A nation at war

A promise kept


Former Union City resident Rubin Gomez kept a promise he had made by mail while still in Iraq.

During his 14 months as field medic in a combat zone, Gomez received mail from 22 students at Woodrow Wilson School in Bayonne, asking about him and offering him encouragement from home.

In returning their mail, Gomez included some photographs of the landscape, his team, Iraqi kids and his pets, and made a promise to visit the Bayonne kids when he returned to the United States.

In coming to the classroom last week, he kept that promise, greeting the kids with a grin and a shake of his head as he fielded questions and showed the students even more pictures of the place where American troops are currently deployed.

Each student from Julie Kochanski's class had a small American flag, and showed remarkable patience as technical difficulties delayed the display.

Gomez is dressed in desert uniform with a baseball style hat and heavy black boots seemed larger than life, a image expanded from the tiny TV screen of nightly newscast and transported into the classroom for the students to admire. Each of these second graders wrote their letters as part of an exercise and a show of support for the troops over seas.

They heard about the soldier through Miss Lee Weehning, senior volunteer aide who worked at the school and knew the soldier was related to Rev. Oscar Gonzalez,  pastor of the Cavalry Church on Avenue C in Bayonne.

Gomez told the students he had served his 14 months in the Suni Triangle in the northern part of Iraq and a stone's throw away from the Iran border. He had left for Iraq in January 2003, as part of the military build up before the conflict began, and told the kids he had spent each holiday there, including Thanksgiving and Christmas. Food from home had allowed his unit to have a cheerful Thanksgiving dinner, but a 22 day patrol took him out into the field for Christmas where he ate army rations on the back of a truck.

"I missed a lot of things during that time," he told the kids. "But I did it for a particular reason. I did it to do my job. My job is to go over there and help out the Americans and help out the Iraqis. It was long and it was hard. It was very, very difficult to do, but I’m glad I had the opportunity here and talk about it."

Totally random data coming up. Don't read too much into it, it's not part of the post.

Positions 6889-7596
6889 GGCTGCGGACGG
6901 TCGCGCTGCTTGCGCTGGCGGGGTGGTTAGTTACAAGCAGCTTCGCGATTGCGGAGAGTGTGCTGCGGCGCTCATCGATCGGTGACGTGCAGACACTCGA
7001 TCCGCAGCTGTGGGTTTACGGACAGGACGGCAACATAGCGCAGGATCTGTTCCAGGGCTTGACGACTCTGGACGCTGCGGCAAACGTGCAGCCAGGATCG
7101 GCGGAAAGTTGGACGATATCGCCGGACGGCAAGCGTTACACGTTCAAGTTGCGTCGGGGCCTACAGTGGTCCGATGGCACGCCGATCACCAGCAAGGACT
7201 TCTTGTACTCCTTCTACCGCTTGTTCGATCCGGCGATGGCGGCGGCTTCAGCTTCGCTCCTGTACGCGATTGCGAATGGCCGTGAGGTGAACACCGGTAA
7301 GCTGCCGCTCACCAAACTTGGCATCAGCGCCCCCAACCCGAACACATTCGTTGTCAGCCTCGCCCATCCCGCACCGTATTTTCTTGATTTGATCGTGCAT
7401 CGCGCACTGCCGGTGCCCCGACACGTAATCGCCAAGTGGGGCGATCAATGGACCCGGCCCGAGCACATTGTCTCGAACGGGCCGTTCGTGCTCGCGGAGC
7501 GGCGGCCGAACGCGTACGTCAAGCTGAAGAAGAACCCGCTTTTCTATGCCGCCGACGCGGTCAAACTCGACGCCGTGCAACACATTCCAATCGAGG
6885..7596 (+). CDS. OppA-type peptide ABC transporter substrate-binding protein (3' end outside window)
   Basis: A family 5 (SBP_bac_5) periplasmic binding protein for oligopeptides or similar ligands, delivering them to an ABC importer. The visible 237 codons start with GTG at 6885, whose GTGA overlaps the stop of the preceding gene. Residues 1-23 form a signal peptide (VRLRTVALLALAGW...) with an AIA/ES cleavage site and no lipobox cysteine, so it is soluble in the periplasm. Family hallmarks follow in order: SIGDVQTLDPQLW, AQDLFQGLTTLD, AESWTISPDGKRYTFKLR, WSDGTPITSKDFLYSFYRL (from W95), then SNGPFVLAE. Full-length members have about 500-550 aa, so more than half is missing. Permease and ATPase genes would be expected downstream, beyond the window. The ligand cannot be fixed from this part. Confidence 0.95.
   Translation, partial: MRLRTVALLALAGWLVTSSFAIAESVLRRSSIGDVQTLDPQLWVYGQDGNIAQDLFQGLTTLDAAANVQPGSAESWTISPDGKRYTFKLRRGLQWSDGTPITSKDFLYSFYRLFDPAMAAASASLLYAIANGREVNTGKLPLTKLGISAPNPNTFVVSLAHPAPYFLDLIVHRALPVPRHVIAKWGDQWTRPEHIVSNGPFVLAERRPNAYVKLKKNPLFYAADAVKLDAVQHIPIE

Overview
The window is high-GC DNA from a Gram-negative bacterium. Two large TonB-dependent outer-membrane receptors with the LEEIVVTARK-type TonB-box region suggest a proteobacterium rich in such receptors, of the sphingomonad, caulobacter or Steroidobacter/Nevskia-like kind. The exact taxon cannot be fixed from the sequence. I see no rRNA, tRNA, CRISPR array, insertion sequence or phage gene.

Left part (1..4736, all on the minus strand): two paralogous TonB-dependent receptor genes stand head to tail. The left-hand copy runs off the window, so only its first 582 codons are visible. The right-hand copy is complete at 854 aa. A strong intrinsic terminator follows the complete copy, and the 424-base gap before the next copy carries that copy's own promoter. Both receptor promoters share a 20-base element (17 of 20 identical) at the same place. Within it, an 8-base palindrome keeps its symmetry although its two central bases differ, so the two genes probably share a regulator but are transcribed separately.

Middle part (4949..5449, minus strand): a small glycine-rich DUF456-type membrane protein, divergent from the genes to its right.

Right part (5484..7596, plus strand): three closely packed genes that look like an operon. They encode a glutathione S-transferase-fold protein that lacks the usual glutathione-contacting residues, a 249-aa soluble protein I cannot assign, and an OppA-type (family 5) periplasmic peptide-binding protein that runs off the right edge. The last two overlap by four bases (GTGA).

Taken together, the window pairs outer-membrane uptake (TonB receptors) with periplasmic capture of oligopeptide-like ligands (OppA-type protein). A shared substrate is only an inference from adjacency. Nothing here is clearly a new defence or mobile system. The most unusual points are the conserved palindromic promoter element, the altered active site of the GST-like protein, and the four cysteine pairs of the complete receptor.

A long trip there


Gomez trained at Fort Bragg, North Caroline, which he called one of the biggest Army bases in the United States. And recalled the 13-hour flight he took to Romania where his unit looked over their equipment before being deployed to Iraq.

As a field medic, he was part of a team of four men, with two teams traveling together through the combat zones of Northern Iraq. If they came down with some ailment, he had to provide treatment. If they got hurt, he had to fix them. If they got wounded, he had to patch them up and get a helicopter to take them to a hospital.

"Our units went out hours from everyone else," he said. "It was difficult but great job. I had to make my men well so that they can do their job."

In first few weeks of deployment, he and his fellow soldiers slept in or under military vehicles. He said was constantly hot there.

"For instance in April, it is 95 degrees by 8 a.m.," he said. "Everyday it is over 100 degrees. In July and August, it gets up to 130 degrees. It is so hot that the rubber melts on the soles of their boots if they stand too long on the street.

As Mark Twain noted in his famous travelogue from the 19th Century called “Innocents Abroad,” this area is known for its dogs. Wild dogs are everywhere, Gomez said.

His group adopted dogs, fed them, and the dogs in turn guarded them and their possessions against the packs of other dogs that traveled through the area.